Lord of the Flies (1954)
William Golding (writer).
In June of 1965, six bored schoolboys aged 16 to 13 left Nuku’alofa, capital of Tonga. They were shipwrecked on the deserted island of ’Ata and stayed there for 15 months, until a passing ship saw their little fire and rescued them. They didn’t let the fire go out. One of them had broken his leg but had already made a full recovery. All survived. The Third World War did not begin in their absence from civilization. Their story is told in Humankind: A Hopeful History (2020) by Rutger Bregman.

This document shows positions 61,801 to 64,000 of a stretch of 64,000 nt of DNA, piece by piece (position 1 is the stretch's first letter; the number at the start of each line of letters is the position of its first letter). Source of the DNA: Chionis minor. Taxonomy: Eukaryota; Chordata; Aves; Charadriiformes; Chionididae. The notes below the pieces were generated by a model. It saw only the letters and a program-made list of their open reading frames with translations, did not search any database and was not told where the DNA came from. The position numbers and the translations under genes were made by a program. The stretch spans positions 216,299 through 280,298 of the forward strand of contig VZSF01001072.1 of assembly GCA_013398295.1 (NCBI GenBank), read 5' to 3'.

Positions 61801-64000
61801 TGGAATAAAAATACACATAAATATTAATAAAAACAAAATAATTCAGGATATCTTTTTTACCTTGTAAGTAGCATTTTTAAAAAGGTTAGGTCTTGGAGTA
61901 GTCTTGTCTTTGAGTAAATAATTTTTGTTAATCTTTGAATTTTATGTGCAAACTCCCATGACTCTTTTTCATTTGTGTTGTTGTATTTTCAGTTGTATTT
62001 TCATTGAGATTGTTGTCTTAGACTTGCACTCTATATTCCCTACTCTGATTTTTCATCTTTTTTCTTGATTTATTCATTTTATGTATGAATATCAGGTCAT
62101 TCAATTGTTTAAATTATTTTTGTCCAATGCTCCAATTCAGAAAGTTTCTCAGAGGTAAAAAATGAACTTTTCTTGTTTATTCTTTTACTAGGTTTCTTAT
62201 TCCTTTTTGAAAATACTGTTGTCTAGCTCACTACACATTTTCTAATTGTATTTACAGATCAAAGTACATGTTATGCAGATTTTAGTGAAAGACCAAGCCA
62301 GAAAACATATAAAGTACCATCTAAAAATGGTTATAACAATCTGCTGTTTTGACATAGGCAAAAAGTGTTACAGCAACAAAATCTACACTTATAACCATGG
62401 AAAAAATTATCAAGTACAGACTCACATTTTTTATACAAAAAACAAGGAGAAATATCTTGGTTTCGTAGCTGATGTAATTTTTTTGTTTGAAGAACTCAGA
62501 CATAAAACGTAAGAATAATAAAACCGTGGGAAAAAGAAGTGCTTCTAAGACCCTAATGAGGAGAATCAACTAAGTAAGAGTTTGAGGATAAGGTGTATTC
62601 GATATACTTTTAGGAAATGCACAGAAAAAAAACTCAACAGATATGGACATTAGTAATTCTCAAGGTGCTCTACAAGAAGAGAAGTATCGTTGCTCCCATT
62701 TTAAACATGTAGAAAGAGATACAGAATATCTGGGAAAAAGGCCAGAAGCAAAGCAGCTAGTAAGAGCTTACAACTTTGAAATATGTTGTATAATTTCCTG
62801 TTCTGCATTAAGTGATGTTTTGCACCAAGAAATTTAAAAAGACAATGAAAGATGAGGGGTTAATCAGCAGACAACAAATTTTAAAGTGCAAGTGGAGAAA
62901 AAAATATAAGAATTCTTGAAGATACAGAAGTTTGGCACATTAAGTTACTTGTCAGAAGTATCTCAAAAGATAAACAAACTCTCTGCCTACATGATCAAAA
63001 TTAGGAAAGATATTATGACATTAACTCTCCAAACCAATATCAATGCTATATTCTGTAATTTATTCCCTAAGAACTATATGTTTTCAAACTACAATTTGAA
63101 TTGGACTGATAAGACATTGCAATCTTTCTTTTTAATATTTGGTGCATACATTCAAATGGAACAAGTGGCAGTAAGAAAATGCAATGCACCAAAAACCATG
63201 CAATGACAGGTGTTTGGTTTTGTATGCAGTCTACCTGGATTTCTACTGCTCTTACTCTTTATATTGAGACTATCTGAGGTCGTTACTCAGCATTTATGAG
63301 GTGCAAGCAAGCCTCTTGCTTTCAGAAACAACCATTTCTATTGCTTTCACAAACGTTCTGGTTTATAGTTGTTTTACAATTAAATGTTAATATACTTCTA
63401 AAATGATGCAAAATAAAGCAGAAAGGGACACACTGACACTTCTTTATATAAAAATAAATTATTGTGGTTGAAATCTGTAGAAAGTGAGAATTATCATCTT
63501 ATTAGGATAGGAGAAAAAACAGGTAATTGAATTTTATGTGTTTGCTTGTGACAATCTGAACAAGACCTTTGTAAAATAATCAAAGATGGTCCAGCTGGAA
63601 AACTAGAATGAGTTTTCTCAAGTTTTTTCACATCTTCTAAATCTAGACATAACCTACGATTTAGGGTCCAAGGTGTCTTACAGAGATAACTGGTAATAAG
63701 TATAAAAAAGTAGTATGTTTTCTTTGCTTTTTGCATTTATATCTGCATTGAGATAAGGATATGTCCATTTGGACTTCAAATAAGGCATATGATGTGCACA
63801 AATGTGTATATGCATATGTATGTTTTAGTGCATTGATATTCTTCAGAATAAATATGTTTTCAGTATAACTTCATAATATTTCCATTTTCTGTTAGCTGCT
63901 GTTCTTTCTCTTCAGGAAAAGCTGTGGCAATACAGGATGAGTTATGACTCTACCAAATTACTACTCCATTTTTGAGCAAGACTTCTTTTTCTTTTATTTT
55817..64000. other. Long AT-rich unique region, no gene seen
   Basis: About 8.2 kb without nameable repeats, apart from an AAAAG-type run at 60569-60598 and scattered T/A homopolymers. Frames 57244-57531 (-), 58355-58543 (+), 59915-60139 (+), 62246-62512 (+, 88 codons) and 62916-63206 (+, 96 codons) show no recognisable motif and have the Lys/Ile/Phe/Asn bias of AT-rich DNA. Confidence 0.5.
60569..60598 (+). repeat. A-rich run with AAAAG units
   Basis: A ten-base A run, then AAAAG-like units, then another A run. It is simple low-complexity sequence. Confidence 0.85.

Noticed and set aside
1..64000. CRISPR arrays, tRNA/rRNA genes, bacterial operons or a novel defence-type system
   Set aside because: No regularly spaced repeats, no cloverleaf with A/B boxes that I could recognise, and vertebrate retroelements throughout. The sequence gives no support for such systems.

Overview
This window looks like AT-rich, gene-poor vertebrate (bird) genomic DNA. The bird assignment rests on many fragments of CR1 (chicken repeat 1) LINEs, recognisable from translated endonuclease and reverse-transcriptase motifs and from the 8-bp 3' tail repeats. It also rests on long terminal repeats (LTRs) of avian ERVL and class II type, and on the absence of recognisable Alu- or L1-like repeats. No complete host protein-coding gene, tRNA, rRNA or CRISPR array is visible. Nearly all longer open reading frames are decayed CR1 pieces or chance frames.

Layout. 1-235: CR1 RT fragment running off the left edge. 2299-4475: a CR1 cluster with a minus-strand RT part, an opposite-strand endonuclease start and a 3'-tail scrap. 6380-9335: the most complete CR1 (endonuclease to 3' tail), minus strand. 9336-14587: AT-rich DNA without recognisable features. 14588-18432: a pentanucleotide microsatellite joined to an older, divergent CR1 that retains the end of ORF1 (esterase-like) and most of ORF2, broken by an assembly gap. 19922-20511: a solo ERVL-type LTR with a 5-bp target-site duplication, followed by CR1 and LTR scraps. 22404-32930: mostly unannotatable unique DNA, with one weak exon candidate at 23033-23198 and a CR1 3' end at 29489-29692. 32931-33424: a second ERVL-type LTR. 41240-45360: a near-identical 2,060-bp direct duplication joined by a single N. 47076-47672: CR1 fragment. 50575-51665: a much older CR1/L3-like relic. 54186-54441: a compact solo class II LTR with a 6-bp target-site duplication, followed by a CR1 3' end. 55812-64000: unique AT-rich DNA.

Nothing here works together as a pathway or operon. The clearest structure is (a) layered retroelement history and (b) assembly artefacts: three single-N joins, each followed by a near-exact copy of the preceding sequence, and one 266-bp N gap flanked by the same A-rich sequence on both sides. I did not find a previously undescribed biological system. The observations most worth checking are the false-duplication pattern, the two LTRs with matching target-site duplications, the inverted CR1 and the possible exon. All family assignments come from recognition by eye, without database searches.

Part of the appeal of Golding’s book is what its conclusion calls “the darkness of man’s heart”. Its characters refer openly to earlier, less pessimistic fiction: The Coral Island: A Tale of the Pacific Ocean (1857), Treasure Island (1881) and Swallows and Amazons (1930). Golding’s pessimism is more seductive to me than the reality of the boys on ’Ata in 1965, and like The Heart of Darkness (1899), The Lord of the Flies is careful to show that “the darkness” can be found even in those who claim to be most civilized, hence in the reader, which is certainly true. The Holocaust showed this to be so, and it’s all very exciting. Just don’t let one or two novels set your opinion of how the species really works.